Electric Cars: Obama’s Boon or Bust?

Generally I mute commercials but the other day I was not near the remote and happened to hear a commercial for the Chevy Volt. After half listening to the commercial, I rewound the commercial and listened more carefully to clarify what I heard.

The commercial gives one the impression that the car is primarily electric and that it only needs its gasoline engine if they want to go a little farther. But when you read the fine print, the electric engine only takes you about 35 miles on a full charge. From there you have to rely on the gasoline engine which gets about 37 miles per gallon.

The Obama administration has been spending millions of taxpayer dollars to subsidize the electric car industry. It is one of his ‘green projects’ designed to be environmentally friendly and create green jobs in the process, also at the expense of millions of taxpayer dollars.

Pennsylvania Congressman Mike Kelly is now calling for an end to federal subsidies for the electric car industry. Kelly says he understands the auto industry better than many other politicians since he has been a General Motors dealer for nearly 60 years.

Kelly explains that he is not against electric cars and their development, but that it should not be at taxpayer expense. He points out that this subsidy covers approximately 200,000 electric cars per manufacturer to the tune of $7,500 per car for a total cost of nearly $1.5 billion of taxpayer money per manufacturer. Additionally, many states such as his home state of Pennsylvania offers an additional tax break ($3,500 in PA) for the purchase of the cars.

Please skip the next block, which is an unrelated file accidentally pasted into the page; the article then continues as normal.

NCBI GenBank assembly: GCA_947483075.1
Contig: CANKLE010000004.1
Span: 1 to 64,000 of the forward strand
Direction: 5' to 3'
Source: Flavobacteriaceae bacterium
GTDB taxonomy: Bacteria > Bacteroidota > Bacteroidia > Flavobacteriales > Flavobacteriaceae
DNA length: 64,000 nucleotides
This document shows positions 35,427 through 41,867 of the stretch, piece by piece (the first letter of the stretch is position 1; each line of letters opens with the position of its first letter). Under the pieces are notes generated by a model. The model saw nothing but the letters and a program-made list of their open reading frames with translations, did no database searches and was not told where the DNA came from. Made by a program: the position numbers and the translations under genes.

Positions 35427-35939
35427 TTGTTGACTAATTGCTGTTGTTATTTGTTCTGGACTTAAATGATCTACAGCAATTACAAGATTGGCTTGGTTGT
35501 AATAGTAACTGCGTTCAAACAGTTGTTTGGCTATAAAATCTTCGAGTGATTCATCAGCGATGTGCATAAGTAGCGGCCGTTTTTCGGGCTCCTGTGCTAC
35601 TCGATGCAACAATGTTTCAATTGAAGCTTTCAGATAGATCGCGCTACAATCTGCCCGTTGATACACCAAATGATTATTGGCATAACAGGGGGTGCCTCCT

Personally I would say that $1.5 billion per manufacturer is a lot of subsidy for an electric car that only gets about 35 miles per charge.

Interestingly, no one seems to be mentioning the extra electricity used to recharge the car after each short stint. Depending upon where you live, that extra electricity is produced by coal burning generating stations that are using up additional fossil fuels to provide the electricity to charge the car for its 35 mile journey. Additionally, many coal burning electric plants produce more pollution than the car would create traveling that 35 miles using its gasoline engine.

So I agree with Sen. Kelly in wanting to see the end of all government subsidies for the hybrid and so-called electric cars. If the auto industry truly wants to sell an efficient electric car to the American public, they still need to develop one that travels significantly farther than 35 miles and still be cost competitive with gasoline cars. Until then, like the rest of the public I know, I’ll keep driving and filling up at the pump and not at the electric outlet.